It’s one of those moments that stays locked in a young actor’s mind, so I feel the need to talk about it now. It was one of those things that helped form me, and my choices, as a 20-year-old performer. The moment was experiencing Bob Hoskins performance, during that summer of 1986, in Neil Jordan’s “Mona Lisa”. And he should’ve taken the damn Oscar that year. Mr. Hoskins had been a film performer for well over a decade by that point, including acclaimed performances in 1980’s “The Long Good Friday” and 1983’s “The Honorary Consul”. But “Mona Lisa” was my introduction to this talented 43-year-old(at the time)Brit—and he blew me away. The Golden Globes, BAFTA, Cannes, and the New York, L.A., and National Society of Film Critics all agreed—bestowing their Best Actor award on Mr. Hoskins balding, middle-aged crown that year. But the Academy Awards, despite recognizing the superb acting, decided to go with one of their own instead. And Hoskins would never get another chance.
Mr. Hoskins did, however, receive much benefit from his kudos—by becoming an unlikely movie star. Diminutive, somewhat overweight and sometimes masking his strong Cockney accent, Bob would still land the “human” lead in 1988’s mega-hit “Who Framed Roger Rabbit?”, and headline in a role as Cher’s lover(!!!)in 1990’s comedy favorite, “Mermaids”. Major showcases followed in 1991’s “Hook” from Steven Spielberg, 1995’s “Nixon” from Oliver Stone, and 1999’s “Felicia’s Journey” from Atom Egoyan. But never another Academy Award nomination—and that remains a crying shame.
Hey, Paul Newman was a great film actor—but this just goes to show why I despise the Academy’s penchant for so-called “career” awards. Of course, Mr. Newman was the one that grabbed the 1986 Best Actor Oscar, for portraying “Fast” Eddie Felson for the 2nd time in Martin Scorsese’s “The Color of Money”—a sequel to Robert Rossen’s classic 1961 “The Hustler”. In fact, “The Hustler” received nine Academy Award nominations that year, garnering two, as well as recognition as one of the year’s best films, along with noms for Newman, Piper Laurie, Jackie Gleason and George C. Scott(all failed to win). Almost no one finds “The Color of Money” superior to its predecessor, but it was obvious Oscar had decided Newman’s 7th Best Actor attempt was the one—finally winning the statue for Scorsese’s solid, but unremarkable, follow-up.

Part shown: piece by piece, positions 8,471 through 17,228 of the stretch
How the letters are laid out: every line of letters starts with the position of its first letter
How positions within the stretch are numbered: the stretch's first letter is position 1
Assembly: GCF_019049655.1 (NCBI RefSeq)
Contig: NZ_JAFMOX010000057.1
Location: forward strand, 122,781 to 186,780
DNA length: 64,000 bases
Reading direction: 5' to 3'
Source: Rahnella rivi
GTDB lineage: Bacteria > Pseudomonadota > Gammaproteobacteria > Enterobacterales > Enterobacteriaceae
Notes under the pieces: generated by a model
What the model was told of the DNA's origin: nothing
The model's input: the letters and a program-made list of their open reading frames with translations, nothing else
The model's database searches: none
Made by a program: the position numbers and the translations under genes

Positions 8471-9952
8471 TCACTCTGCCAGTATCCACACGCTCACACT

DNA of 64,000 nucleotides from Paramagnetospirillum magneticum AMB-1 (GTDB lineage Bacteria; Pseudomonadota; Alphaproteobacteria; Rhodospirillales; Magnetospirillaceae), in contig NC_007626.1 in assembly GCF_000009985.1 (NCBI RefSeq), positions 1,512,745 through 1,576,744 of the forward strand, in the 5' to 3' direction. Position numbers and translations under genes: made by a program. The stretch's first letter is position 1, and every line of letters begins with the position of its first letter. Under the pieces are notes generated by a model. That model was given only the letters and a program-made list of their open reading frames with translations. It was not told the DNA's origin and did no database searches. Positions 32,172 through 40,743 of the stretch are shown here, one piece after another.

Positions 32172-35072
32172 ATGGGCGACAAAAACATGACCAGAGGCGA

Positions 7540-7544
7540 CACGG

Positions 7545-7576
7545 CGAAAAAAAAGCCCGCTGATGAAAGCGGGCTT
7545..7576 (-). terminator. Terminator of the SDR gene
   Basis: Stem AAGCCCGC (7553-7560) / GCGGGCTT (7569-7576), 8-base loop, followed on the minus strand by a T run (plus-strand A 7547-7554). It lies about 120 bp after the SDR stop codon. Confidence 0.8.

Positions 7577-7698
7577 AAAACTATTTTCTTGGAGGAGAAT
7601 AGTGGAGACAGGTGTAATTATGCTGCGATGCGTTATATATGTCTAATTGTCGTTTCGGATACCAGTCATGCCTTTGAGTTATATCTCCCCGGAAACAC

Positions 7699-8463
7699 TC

They couldn’t predict the future, but they could’ve anointed Newman for his 1994 performance in “Nobody’s Fool”. Everyone loved Paul in that, and he amassed honors from the National Society and New York Film Critics for his work. But, like it or not, that was the season of Tom Hanks iconic work in “Forrest Gump”, giving Hanks his 2nd Best Actor win in-a-row(after 1993’s “Philadelphia”). Newman would also get a Supporting Actor nomination, playing second fiddle to Mr. Hanks in 2002’s “Road to Perdition”, plus he grabbed an Honorary Oscar the year before winning, and later took the prestigious Jean Hersholt Humanitarian Award at the 1994 ceremony. So, 1986 should’ve been all about Hoskins—and I’m still bitter 28 years later. Especially after his untimely passing last week, from pneumonia, at the age of 71. Mr. Hoskins had announced his retirement from performing in 2012, after a Parkinson’s disease diagnosis the year before. That makes the tepid(but box office rich!)”Snow White and the Huntsman” his last official film role(as Muir the dwarf). But “Mona Lisa” was his crowning achievement, to almost everyone except the Academy, and anyone that considers themselves an admirer of exceptional movie performances should Netflix queue it now. Rest in peace, Mr. Hoskins! I’m forever indebted, for what you taught me in my youth!